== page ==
All Hail Nancy

Nancy Bush is a goddess walking the earth as woman. She is my hero. Well, she is my knitting hero. I mean, it’s not like she saved me from a burning building or pulled my baby from an exploding car. She did however, save me from limping, soporific knitting ennui.

The Top Ten Reasons Why Nancy Bush Is So Cool That I Can Hardly Stand It.

10. She wrote Folk Socks. I’ve been knitting my buddy Ken a pair of socks from this book every Christmas for a while. If you read this book then you will come to love and appreciate the humble sock in a way that you can only imagine now. Socks will take on a meaning so profound that sometimes, when you get dressed in the morning and you go to pull your socks on, you will pause for a moment and think…Thanks Nancy. I swear that after this book you will want to discuss gussets with me. I know that in your wildest dreams you cannot picture yourself finding gussets so interesting that you would want to phone someone long distance and talk only about them, but you will. (We will have to discuss the many and beautiful heel treatments in another call. There will only be time for gussets in the first call).

9. Nancy wrote the pattern for the single most beautiful pair of socks I have ever knitted.


Be still my heart. (The pattern is in Folk Socks, I tell you this so that you may know the joy that I have had.)

8. Nancy wrote the pattern for the only sock pattern I have ever happily knit twice. (It is, not coincidentally, the sock above.) Please note that this is not the only sock pattern I have ever knit twice, just the only one that I have knit twice without getting that feeling that comes over you when you turn on the tv and see that “Dirty Dancing” is on for the 900 thousandth time.

7. I have never had to pour myself an alcoholic beverage as a result of an unfortuanate *misunderstanding* with one of her patterns, despite the fact that they are, at times, er… complex. Likewise, I have never emailed her my opinion of an instruction at 3am after trying the alcoholic beverage to resolve the pattern issue first.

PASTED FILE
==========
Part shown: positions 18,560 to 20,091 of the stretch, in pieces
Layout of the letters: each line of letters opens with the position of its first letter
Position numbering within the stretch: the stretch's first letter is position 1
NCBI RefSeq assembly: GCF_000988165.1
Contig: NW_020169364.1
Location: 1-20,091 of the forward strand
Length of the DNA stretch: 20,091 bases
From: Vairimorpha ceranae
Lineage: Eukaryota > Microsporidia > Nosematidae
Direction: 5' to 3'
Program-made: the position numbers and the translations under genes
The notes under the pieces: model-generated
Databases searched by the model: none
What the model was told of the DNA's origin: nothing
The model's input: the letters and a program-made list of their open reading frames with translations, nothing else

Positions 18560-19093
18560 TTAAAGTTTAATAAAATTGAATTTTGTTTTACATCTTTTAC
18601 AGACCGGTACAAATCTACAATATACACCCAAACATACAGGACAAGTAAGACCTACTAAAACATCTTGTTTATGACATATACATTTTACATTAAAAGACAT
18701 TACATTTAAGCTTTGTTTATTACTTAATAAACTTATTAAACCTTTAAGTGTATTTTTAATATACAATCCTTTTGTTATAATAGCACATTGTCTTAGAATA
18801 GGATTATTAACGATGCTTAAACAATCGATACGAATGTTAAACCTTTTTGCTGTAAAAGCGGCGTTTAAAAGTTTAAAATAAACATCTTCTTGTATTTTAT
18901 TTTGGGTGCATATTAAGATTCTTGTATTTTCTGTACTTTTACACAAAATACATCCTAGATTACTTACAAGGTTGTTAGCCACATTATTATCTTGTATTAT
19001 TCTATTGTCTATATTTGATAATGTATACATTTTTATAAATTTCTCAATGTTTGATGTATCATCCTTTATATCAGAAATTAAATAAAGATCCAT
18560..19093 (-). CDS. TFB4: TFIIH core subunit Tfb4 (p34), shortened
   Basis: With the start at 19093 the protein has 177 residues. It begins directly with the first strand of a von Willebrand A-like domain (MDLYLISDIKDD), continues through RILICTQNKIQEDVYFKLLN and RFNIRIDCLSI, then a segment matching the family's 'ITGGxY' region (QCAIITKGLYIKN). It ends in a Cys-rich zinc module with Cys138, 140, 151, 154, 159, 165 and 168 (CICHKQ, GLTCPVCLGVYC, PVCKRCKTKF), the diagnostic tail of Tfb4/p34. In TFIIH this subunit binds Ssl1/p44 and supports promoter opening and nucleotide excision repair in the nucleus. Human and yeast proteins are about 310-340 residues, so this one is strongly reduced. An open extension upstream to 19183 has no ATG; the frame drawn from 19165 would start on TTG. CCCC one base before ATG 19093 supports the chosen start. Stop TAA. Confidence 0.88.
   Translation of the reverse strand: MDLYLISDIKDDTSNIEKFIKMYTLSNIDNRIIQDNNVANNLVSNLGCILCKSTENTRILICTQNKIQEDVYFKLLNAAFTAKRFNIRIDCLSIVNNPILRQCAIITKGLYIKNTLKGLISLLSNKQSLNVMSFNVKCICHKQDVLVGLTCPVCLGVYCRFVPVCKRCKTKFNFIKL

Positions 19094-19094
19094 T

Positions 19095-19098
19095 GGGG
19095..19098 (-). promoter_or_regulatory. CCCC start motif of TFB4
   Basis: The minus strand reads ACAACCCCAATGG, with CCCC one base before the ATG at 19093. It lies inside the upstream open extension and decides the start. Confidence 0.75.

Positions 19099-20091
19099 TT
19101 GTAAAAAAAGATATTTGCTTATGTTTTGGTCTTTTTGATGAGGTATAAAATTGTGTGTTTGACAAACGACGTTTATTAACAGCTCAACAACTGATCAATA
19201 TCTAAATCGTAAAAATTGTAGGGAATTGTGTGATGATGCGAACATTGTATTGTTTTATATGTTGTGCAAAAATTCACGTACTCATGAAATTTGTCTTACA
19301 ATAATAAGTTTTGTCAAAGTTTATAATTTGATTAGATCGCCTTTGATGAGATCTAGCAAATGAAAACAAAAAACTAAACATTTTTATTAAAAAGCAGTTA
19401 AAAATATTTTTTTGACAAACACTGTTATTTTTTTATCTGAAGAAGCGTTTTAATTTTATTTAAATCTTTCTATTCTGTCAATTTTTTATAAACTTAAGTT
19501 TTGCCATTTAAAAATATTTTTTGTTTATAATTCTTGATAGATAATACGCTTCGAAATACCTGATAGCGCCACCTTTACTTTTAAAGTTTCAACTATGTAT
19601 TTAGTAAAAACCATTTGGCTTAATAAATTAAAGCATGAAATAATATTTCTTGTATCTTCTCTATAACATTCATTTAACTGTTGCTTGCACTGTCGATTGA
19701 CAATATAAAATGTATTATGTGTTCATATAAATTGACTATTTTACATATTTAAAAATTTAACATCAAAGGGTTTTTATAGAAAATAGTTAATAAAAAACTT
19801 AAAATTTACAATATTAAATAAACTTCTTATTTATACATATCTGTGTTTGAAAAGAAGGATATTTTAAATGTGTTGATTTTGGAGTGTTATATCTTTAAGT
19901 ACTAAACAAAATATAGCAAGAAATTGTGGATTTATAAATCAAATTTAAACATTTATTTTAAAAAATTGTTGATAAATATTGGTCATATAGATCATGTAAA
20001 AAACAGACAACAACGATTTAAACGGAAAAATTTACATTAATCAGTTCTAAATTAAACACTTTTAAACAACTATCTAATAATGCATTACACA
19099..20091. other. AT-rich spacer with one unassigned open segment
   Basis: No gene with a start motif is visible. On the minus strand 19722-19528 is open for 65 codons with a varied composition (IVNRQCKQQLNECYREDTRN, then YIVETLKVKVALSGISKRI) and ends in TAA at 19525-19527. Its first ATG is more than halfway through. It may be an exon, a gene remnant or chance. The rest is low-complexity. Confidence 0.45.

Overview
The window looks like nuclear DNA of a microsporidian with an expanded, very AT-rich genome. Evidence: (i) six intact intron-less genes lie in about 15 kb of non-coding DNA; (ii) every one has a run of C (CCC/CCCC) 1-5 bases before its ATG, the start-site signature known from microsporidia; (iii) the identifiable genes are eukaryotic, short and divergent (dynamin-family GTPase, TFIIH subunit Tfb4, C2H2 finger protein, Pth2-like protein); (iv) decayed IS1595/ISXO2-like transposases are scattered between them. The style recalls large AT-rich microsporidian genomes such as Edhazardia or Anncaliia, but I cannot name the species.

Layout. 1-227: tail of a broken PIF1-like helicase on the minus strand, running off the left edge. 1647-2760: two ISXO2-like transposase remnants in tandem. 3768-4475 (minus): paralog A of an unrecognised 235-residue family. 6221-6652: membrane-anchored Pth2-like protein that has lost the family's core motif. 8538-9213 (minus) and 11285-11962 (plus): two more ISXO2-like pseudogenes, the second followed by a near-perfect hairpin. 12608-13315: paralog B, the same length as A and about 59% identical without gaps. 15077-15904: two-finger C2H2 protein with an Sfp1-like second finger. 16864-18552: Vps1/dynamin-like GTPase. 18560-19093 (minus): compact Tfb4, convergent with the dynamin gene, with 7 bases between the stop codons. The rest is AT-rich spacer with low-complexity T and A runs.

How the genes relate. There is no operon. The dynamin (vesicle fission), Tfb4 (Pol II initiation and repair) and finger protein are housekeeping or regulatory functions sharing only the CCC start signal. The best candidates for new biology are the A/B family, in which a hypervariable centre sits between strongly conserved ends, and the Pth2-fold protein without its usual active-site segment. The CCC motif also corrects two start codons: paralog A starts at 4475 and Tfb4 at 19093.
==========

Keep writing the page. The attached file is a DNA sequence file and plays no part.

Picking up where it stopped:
6. I have never found an error in Folk Socks, and I’ve knit most of the patterns in the book. This is stunning. This alone is enough to make me think about baking Nancy a cake and writing her name on it.

5. Margene sent me Folk Knitting in Estonia . I had no idea about the Estonians. How did I go this long without knowing how Estonians knit? It’s gripping I tell you, gripping. You know that lovely idea that every knitter gets from time to time? You know, about how all over the world knitters are engaged in the same activity, bonded by our common love, all casting on something…united by our common act of knitting? Wrong. The Estonians are not knitting like me. I have nothing in common with them. They are doing a whole other thing. (Well, they were. I’m doing it now too…) Check it out.


I learned a new decrease, a new cast on, a new braid and a whole new stitch. I swear it. After 30 years of pretty darned adventurous knitting, I learned 4 things that I had never even entertained the concept of. Oh Nancy, you have given me so much. (I’m sure that Joe would also like to thank you for the portion of his evening spent with me showing him mittens and following him around the house explaining a “half-wick increase”. I was excited).

4. I leaned the Kihnu Troi double cast on. Just say that to yourself for a while. Now look at it.


I understand if you need a few moments.

3. Bud stitch.


I’m telling you, Nancy Bush has been trekking around Estonia, learning knitting stuff and writing it down in a way that makes it accessible and interesting to a knitter in Toronto who thought she knew it all. Nancy Bush is a blow to the ego and I like it.

2. Nancy Bush does thumbs like me. Here we have the thumb stitches “held” on waste yarn and I’ve picked up the stitches above and below before ever so delicately pulling out the waste stitches. I pick them up first because I have never gotten over my fear that when I pull out the waste yarn, something bad will happen. Something really bad. Worse than unravelling.


The fact that someone as clever as Nancy Bush does thumbs like me validates my entire thumb approach. I was thinking about other thumb-ways. Not anymore. Anything thumb that’s good enough for Nancy is good enough for me. C’mon, think about it. She’s been to Estonia and still does it this way? That means something.

1. Nancy has been afforded The Yarn Harlot’s highest accolade several times. Not once, not twice…but three times I have knit one of her patterns exactly as written. I have not changed the cast on, I have not mocked her choice of toe. I have not mumbled about the lame decreases and bitterly inserted the superior decrease of my own choosing while adding another centimetre to the ribbing because she has no sense for it.